Whit panicked. Knowing he was caught in a place where he's not supposed to be, he attempted to leap down to the floor and escape my grasp. Whittaker has never been the most graceful cat, and the poor little dude tripped over his own feet on the way down. In a markedly un-catlike way, he failed to right himself as he fell and landed, cheekbone-first, on the coffee table. 

The table shattered into a million glittering fragments. Whittaker, a black and white streak of disoriented terror, flew across the landing into the bed room. Zephyr, curious and oblivious as ever, immediately attempted to walk across the shards. Scooping her up and shutting the door behind me, I tracked down Whit to make sure he was okay. Thankfully, he was, though he looked apologetic for days

My Benedict Cumberbatch-sharp cheekbones will destroy everything you love.

I enlisted the help of my neighbors to remove the more outlandishly large and pointy pieces, and swept and mopped and vaccuumed the floor before I let the cats back in. I had a random piece of drywall on my porch, leftover from some hurricane repair, and I laid it across the table's struts. That was ugly as hell, so I put a tablecloth over it. 

And that is the story of why my coffee table is made of drywall. 

One more story. It'll be quick, I promise. 

Just before Thanksgiving, I purchased a new car, flew out to Colorado to pick it up, and roadtripped it back to New Orleans with my mom. We packed a lot of stuff into the car, since it's cheaper to drive it than mail it. One thing we were excited to finally get to transport to my apartment was this gorgeous picture frame that I was going to use to place my Doctor Who poster in a rightfully prestigious setting above my bed.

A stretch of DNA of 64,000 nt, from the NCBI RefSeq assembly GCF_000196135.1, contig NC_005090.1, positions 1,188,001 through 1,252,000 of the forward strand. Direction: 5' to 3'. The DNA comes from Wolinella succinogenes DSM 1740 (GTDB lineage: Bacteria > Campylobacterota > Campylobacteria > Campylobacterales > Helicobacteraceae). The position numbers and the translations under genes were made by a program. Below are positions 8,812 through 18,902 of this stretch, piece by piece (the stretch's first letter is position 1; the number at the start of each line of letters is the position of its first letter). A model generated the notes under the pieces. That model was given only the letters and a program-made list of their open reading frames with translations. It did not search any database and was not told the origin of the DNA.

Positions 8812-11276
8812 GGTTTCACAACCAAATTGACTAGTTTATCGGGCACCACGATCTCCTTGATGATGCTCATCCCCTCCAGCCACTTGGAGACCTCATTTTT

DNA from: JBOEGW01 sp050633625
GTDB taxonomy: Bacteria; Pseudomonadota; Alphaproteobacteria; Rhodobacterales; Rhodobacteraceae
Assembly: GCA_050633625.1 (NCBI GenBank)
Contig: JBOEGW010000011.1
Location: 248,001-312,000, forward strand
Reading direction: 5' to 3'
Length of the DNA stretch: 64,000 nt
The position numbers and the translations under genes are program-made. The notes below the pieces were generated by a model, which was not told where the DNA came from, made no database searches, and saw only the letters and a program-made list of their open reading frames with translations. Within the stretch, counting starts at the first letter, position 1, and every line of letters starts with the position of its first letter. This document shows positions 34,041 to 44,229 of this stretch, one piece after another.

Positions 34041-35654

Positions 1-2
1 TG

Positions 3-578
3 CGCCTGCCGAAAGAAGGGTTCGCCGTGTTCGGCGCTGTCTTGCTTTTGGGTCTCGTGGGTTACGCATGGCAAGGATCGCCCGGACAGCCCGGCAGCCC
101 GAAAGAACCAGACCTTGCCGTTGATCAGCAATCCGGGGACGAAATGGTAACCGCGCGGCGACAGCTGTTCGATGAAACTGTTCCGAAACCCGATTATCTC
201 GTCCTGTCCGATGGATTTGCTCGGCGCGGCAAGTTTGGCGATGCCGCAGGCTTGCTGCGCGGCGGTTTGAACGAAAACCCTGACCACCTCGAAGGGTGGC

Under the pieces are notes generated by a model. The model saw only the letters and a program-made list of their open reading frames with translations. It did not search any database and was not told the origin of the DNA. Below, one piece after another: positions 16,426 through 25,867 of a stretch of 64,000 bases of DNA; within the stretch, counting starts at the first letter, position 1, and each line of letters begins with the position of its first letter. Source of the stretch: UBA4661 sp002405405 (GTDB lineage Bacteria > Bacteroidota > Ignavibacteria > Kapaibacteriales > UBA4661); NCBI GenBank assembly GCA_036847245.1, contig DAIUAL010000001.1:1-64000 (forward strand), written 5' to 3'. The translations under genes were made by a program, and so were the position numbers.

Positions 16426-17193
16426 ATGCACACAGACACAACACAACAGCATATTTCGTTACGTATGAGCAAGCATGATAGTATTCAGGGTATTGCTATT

The frame made it to New Orleans just fine. It made it upstairs just fine. Mom and I were taking the back off to put my DW poster inside when we learned that this was the most absurdly complicated frame in the history of humankind. It had like three backs and a bunch of little metal pressure gauges that you absolutely had to either remove or not remove, I'm still not sure, and also like sixteen different screws and some wire. We were reverse engineering this remarkably complex frame, and carefully squeezing my poster in and resetting the frame, and suddenly, crack. The pressure on the glass from all our bomb-dismantling cautiousness had caused the glass to shatter. It didn't shatter neatly. There were two large fragments and millions of infinitesimally small fragments. 

Unfortunately, we were in the hallway when this happened, because we'd been using the stairs for leverage. 

Then Zephyr happened. 


I live to make everything you do more difficult. And also hairier. 

Hearing something interesting and exciting happening, she bolted out of the bedroom onto the pile of broken glass. I, horrified that her little feet would soon be filled with painful, minuscule shards, lunged across the pile to sieze her before she reached it. I landed on my knees in the glass, but Zephyr was fine, albiet confused about this new frantic game her mommy was playing with her. 

The part of the story you don't know yet is that I was wearing shorts. My knees, now covered in tiny lacerations, were nestled securely in a pile of shattered glass. I saw to my wounds, but couldn't really see any glass that had been pushed into my skin. I thought maybe I'd gotten off easy. 

*WARNING: THE FOLLOWING IS GROSS AS SHIT*

A few days later, when my knees had scabbed, I started to itch. I innocently scratched one knee. Under my fingernails, upon inspection, was a long, thin shard of glass. Every time I scratched my knees, I was rewarded with itty bitty pieces of glass that had been embedded in my skin, and was now working its way out of my body as I healed. 

That was six weeks ago. My knees have healed – except for when they itch, and I can yank out a few more pieces of that damn frame. Thanks, cats. 

You're welcome!